Texas Tech: Ali Tayar Designs Austin House for Manhattan Natives
New Yorkers say it all the time: The city is no place to raise children. One of them was international banker Timothy Dowling, raised in Manhattan himself, who resolved with his wife, Kim, to relocate with their two young sons to her native Texas. But to inject a bit of the Big Apple into the Lone Star state, the Dowlings invited Ali Tayar to Austin to inspect their newly acquired property there. Like a true New Yorker, the Parallel Design principal wasted no time and jumped on a plane.
Years before, a friend of the Dowlings, the founder of the Tayar-designed Pop Burger restaurants, had introduced them to the architect, who subsequently designed the family’s Manhattan loft. For the Austin house, Timothy Dowling says, “Ali was the first person I thought of because he is a real problem-solver.” The lot was just under an acre at the terminus of a dead-end street in a mature suburb close to downtown. Neighboring houses included a Georgian brick and a restored mid-century modern—what Dowling terms “a mishmash,” illustrative of the city’s raffish eclecticism. Although the previous owner had razed the old house, the site was exceedingly private thanks to parklike landscaping, which remained mostly intact despite several years with no maintenance.
What emerged from Tayar’s initial sketches was a two-story rectangular block, 25 feet wide by 90 long. The visible exterior structure was envisioned as an armature of hot-dipped galvanized steel; slender steel columns, which also serve as downspouts, line the perimeter to support the eaves. “It’s certainly not a postmodern house, but Mount Vernon was an influence, in terms of the colonnade,” Tayar says.
The shed roof is pitched at an ideal angle to maximize sun exposure for the flotilla of photovoltaic panels mounted on it. Three-quarters of the house’s electricity is generated on the roof, including power for the family’s Nissan Leaf, which plugs into the wall. “Some people put in marble fireplaces, but I was attracted to solar as a cool technology that actually works,” Dowling says. Indeed, the family skipped an indoor fireplace, although there is one in the yard, attached to a circular ipe deck that nestles against a fern-cloaked retaining wall.
The architect intended the exteriors to be uniformly sheathed in wood. However, the contractor insisted on concrete panels for the facades that would bake in the Texas sun. “I’m opinionated, but he was very opinionated,” jokes Tayar. For walls sheltered under overhangs or motorized awnings, Tayar used wide cypress planks fitted with battens to cover the gaps between boards. He finished the planks with a sheer, gently pigmented stain and employed gray-painted wood for window frames to avoid the heat-gain problems of metal.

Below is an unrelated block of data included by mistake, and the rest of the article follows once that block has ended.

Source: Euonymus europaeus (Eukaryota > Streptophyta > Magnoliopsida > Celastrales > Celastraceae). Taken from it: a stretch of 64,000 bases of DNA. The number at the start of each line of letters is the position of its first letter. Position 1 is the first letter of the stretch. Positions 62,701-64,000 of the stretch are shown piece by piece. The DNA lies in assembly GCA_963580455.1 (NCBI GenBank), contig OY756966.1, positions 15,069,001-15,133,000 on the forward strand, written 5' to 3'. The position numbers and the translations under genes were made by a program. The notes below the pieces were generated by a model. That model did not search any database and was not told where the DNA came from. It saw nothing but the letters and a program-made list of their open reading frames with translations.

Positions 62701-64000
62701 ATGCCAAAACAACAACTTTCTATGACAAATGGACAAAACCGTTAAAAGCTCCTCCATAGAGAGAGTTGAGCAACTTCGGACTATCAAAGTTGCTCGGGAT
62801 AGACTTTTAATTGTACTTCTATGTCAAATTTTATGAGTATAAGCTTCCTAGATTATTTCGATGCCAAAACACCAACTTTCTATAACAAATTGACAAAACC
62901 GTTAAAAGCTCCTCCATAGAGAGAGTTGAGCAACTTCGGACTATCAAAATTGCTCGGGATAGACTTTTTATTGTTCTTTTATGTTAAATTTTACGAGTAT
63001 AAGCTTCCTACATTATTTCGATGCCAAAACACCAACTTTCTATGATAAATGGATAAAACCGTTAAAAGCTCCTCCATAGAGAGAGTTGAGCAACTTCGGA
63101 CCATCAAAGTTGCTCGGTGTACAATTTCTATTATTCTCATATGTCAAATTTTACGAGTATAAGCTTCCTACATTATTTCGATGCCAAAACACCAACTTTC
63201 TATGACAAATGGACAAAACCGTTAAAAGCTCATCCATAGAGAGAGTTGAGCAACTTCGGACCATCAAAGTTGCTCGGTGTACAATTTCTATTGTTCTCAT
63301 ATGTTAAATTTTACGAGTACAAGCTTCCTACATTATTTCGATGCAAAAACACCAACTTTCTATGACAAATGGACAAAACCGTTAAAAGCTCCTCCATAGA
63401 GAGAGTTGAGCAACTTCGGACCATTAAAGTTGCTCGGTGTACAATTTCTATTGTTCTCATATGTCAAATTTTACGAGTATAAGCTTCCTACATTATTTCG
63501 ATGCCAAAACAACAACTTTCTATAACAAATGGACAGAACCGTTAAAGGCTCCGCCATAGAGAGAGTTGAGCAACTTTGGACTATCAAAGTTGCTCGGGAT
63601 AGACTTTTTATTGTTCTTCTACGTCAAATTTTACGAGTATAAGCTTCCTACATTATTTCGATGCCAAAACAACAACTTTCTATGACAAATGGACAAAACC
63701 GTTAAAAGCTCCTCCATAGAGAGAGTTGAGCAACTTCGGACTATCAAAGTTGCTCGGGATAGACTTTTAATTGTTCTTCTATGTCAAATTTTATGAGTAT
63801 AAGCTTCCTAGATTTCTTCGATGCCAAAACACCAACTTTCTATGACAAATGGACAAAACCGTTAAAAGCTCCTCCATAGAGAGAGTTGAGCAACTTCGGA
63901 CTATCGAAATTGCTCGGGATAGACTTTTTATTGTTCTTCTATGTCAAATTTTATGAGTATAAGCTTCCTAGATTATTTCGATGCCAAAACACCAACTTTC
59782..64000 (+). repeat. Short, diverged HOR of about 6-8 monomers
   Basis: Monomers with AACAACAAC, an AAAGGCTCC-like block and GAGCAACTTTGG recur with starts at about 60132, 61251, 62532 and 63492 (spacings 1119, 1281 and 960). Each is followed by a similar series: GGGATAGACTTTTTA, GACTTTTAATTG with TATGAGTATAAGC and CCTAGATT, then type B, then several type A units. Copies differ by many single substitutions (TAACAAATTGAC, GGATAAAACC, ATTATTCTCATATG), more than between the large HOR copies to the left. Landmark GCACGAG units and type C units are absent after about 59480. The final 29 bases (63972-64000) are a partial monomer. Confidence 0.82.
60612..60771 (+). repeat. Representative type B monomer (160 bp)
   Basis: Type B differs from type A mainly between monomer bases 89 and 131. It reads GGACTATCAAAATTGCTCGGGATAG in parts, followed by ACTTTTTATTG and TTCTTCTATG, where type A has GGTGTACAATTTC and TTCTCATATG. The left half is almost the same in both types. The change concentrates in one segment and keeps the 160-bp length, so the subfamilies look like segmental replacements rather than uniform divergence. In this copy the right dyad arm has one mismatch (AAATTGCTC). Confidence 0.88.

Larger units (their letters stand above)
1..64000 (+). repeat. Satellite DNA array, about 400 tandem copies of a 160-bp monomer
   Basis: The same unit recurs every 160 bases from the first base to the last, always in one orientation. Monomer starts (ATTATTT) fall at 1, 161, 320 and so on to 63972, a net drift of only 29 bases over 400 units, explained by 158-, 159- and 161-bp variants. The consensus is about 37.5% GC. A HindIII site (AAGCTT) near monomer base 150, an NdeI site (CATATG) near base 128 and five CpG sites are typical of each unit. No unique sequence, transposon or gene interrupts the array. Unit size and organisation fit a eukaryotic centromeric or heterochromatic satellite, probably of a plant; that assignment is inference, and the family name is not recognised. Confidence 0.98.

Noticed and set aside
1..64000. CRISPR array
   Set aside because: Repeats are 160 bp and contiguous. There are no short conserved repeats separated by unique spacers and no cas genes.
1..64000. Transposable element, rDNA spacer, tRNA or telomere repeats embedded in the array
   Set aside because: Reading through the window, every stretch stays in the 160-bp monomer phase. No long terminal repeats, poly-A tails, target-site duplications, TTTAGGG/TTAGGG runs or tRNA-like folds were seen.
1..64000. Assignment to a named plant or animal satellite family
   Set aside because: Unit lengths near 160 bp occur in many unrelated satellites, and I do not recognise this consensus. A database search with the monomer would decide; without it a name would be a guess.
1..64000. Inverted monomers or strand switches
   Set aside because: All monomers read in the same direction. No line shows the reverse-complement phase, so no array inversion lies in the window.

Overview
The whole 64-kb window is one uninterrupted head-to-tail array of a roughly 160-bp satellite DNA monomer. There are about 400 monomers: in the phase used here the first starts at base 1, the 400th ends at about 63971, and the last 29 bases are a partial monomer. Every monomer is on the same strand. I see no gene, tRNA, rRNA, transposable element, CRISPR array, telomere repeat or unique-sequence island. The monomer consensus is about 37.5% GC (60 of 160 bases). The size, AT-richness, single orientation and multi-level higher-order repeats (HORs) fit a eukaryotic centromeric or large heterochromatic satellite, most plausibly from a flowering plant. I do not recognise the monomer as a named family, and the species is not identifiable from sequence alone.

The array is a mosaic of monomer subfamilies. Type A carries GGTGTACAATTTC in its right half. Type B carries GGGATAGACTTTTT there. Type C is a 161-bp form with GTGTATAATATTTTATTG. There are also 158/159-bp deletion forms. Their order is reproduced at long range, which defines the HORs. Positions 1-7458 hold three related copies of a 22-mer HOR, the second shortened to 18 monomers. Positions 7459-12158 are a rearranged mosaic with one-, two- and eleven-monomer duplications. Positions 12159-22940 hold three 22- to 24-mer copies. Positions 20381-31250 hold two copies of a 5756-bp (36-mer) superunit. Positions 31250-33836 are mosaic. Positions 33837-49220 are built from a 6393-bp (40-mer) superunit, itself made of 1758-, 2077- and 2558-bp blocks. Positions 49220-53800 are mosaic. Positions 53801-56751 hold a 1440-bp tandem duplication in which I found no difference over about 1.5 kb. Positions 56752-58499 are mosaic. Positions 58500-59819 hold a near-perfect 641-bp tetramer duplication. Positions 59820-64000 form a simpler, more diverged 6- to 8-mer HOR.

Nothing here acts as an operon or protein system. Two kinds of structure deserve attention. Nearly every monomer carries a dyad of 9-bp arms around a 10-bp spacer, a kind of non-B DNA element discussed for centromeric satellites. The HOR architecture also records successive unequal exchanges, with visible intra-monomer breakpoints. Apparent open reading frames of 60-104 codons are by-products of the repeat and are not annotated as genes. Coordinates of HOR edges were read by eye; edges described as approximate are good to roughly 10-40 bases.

Wood extends to the interiors, too. Flooring throughout is rift-sawn white oak, a material inspiration Tayar lifted from the oak-studded Texas landscape. And the main staircase scissors around a central oak-veneer plywood stringer that serves as a solid balustrade.
The house is 5,000 square feet, plus a 350- square-foot guest wing housed in a separate structure. Upstairs, where continuous transoms bring daylight into an oak-lined internal corridor, is the master suite plus three bedrooms, one of which the boys share. Downstairs are open-plan living and dining areas, along with a minimalist kitchen with oak cabinetry and wall-to-wall garden views. In an adjacent sitting area, perforated MDF wall paneling is backed with fiberboard and fiberglass, to soften the acoustics amid the abundance of sound-reflective glass.
Throughout are vintage furnishings the Dowlings brought from their New York loft, such as a sculptural floor lamp by Vico Magistretti, Sergio Rodrigues lounge chairs, and another by George Nakashima. Art from their collection includes a lithograph by Joseph Beuys and a photograph by Lyle Ashton Harris, but Pae White’s loose-hanging tapestry woven from a digital image was newly acquired for the dining area. Among the new furniture are Tayar’s custom pieces. His breakfast table has a celadon-lacquered top, while the dining table’s travertine top seems to hover above a pair of pedestal bases cut and rolled from wide ribbons of thick bronze. The living area boasts his elm-topped cocktail tables and a low sideboard of the same material with travertine. His oak bed and cabinetry join the Nakashima chair in the master bedroom.
With two little boys running around, the couple requested that the ground floor have the capacity to be well lit after dark. Unconventionally boxy flush-mount fluorescents— Tayar gleefully likens them to Mad Men–era office lighting—were installed in long strips on the ceiling. A gridded oak egg-crate diffuser and carefully chosen tubes disperse energy efficient light that’s easy on the eyes. Yet another problem solved.